Built back in the 16thcentury by the Mughal Emperor Akbar, Fatehpur Sikri is a UNESCO World Heritage Site and one of the most popular destinations of India, is a city in the Agra District of Uttar Pradesh state. Farehpur Sikri is capital of the Mughal Empire from 1571 to 1585, when it was abandoned. By going for tours to this historical site, you can get a feel of the rich historical culture of medieval Mughal India. The surviving palace and mosque are a tourist attraction and a UNESCO World Heritage Site. The name, Fateh is of Arabic origin and means “victory”. The city houses a number of historical monuments which are all built of red sandstone. These monuments display a blend of Hindu, Persian and Indo-Muslim traditions in their architecture.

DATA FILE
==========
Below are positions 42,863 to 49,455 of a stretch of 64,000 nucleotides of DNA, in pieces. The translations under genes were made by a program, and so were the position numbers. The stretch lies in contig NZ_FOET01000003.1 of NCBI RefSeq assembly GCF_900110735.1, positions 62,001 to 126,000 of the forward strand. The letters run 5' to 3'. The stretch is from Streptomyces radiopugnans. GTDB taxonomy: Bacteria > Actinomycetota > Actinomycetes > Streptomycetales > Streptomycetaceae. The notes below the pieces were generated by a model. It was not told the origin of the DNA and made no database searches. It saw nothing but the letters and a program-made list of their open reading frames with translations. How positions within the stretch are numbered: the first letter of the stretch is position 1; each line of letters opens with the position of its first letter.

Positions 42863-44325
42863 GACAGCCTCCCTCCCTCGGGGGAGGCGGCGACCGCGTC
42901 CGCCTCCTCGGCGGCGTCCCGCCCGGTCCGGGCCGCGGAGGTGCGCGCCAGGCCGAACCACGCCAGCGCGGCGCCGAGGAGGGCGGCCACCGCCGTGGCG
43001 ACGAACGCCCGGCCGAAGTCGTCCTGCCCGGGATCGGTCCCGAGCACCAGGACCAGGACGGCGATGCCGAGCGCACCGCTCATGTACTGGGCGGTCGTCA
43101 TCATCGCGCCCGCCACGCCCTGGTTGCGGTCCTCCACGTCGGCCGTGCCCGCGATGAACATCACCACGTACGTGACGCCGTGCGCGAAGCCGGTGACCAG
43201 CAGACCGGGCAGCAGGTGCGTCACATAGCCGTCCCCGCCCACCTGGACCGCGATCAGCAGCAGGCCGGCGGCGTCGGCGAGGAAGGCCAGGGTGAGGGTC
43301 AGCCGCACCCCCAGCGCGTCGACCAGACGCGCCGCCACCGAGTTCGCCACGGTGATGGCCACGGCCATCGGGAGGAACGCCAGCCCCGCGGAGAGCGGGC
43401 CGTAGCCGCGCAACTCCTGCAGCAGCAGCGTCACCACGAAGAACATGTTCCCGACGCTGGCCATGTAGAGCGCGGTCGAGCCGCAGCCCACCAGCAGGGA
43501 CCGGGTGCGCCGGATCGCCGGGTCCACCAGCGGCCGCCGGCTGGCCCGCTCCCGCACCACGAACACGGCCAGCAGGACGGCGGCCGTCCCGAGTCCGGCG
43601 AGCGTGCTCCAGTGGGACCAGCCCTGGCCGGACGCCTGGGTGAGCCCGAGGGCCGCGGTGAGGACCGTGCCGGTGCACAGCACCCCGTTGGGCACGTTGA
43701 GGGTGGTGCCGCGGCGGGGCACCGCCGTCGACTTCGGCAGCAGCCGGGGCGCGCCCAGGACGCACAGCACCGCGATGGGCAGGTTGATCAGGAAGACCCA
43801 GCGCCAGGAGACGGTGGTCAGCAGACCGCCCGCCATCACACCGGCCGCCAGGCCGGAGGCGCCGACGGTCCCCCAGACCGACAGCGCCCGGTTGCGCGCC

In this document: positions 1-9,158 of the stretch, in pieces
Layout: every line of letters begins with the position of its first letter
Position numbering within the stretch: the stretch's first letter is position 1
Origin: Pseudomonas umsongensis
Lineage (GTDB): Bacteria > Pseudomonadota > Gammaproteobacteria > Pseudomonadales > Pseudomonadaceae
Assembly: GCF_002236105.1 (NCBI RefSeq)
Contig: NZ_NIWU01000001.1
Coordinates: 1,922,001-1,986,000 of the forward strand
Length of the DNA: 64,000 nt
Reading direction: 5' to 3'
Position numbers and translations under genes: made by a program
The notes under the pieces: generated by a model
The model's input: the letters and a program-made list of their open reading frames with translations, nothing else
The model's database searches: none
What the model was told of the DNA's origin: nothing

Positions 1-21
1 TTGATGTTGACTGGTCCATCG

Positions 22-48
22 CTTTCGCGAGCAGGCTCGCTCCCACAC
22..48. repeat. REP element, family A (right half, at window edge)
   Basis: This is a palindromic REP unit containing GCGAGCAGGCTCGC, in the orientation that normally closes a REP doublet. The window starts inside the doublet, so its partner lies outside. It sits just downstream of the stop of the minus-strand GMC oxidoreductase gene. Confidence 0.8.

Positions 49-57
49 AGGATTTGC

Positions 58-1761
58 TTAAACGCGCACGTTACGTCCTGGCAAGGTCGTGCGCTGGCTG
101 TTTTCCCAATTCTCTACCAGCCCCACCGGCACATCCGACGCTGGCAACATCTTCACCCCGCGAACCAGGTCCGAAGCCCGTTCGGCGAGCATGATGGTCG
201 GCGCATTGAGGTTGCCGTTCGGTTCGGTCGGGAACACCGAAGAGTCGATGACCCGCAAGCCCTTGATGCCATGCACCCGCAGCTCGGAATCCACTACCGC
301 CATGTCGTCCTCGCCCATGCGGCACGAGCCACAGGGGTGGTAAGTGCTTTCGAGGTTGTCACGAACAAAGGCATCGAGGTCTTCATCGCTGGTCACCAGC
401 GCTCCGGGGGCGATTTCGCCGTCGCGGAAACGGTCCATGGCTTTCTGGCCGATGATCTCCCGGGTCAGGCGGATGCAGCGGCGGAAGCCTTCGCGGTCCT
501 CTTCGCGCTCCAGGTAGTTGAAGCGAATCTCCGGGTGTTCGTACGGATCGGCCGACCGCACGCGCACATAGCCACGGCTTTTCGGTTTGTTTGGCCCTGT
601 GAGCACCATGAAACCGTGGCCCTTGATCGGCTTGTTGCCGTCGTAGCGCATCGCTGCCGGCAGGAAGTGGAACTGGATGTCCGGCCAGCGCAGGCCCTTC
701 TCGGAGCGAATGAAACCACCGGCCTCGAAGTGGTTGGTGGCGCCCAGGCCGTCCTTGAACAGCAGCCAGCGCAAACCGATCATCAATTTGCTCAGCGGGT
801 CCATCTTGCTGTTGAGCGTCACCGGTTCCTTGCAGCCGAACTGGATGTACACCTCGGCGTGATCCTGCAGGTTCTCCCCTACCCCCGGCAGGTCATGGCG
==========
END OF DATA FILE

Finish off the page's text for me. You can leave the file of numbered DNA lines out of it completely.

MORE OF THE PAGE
Akbar didn’t had heir till the age of 26. Regarding this, he visited the saint, whose blessing gave Akbar 3 sons. Akbar named the boy Salim after the astrologer, and, two years later decided to move the capital to Sikri. The glorious city was planned by Akbar, the great emperor of Mughal dynasty. The name Fateh is originated from Arabic which means “victory” and Sikri means “thanks to god” and the city came into significance when Akbar the Great made it as head quarters and built a majestic fort. Akbar had visited the village of Sikri to consult the Sufi saint Shaikh Salim Chishti, who predicted the birth of an heir to the Mughal throne. Akbar attacks at this city many times but when he attacks at seventh time Rajput left the city Sikrigrah and because of these sikrigrah was named fatehpur sikri. It was built between 1569 and 1585. It is bounded on three sides by a wall of 6 km, fortified by towers and pierced by 9 gates, in which a number of impressive edifices of secular and religious nature, which exhibit a fusion of prolific and versatile Indo-Islamic styles, exist. It was intended to be the joint capital with Agra, but was soon deserted because the water system could not support any residents. That’s why the capital was later shifted to the city of Agra within 20 years.